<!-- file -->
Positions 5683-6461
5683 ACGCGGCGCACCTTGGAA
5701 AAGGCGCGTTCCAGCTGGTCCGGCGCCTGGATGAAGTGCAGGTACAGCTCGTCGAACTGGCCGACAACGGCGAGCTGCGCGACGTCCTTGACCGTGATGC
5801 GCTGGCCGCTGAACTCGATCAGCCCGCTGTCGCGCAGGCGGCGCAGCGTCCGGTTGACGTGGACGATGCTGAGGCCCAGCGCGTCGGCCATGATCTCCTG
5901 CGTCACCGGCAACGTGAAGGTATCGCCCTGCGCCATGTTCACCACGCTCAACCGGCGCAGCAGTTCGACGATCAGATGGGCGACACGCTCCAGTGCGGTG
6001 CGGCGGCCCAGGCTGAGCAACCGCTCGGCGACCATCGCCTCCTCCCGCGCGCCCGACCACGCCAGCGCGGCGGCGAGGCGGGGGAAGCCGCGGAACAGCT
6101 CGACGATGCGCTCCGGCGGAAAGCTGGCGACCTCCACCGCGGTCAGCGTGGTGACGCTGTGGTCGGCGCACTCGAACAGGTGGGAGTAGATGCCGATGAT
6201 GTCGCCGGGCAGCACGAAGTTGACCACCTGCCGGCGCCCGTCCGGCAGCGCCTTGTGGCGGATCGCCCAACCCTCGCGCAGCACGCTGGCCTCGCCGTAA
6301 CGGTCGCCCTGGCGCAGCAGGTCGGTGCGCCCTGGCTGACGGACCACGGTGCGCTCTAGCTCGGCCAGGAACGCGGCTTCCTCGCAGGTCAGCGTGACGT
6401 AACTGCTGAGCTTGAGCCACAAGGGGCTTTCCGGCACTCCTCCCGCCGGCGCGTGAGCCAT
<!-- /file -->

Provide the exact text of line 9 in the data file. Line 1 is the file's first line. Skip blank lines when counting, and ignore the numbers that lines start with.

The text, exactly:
6301 CGGTCGCCCTGGCGCAGCAGGTCGGTGCGCCCTGGCTGACGGACCACGGTGCGCTCTAGCTCGGCCAGGAACGCGGCTTCCTCGCAGGTCAGCGTGACGT